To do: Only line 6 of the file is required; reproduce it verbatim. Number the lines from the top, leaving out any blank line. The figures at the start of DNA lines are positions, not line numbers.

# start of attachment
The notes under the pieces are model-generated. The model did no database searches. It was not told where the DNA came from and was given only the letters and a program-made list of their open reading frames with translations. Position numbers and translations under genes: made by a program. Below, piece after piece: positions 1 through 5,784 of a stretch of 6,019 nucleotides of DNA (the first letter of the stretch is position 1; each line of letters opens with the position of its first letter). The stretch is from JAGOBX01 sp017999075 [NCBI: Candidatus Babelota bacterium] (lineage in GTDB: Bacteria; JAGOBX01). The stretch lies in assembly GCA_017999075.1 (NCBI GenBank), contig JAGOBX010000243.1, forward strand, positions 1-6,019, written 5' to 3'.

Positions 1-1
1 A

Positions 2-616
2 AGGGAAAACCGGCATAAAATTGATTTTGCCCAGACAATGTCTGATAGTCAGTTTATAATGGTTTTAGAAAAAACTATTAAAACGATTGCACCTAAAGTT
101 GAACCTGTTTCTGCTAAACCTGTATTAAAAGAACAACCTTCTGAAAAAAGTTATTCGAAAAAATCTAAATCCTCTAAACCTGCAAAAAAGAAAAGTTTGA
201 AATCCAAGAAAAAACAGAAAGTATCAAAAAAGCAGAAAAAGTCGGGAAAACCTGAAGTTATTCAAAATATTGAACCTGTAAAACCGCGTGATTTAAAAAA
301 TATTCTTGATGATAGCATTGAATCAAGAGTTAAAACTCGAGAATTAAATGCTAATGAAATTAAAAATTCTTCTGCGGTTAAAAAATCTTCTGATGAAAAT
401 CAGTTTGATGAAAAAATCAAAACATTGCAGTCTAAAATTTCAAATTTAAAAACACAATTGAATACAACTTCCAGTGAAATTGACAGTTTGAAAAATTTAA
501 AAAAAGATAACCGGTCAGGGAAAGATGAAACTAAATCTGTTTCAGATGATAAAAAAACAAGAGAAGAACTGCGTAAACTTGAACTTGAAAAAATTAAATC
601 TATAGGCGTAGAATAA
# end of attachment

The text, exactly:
101 GAACCTGTTTCTGCTAAACCTGTATTAAAAGAACAACCTTCTGAAAAAAGTTATTCGAAAAAATCTAAATCCTCTAAACCTGCAAAAAAGAAAAGTTTGA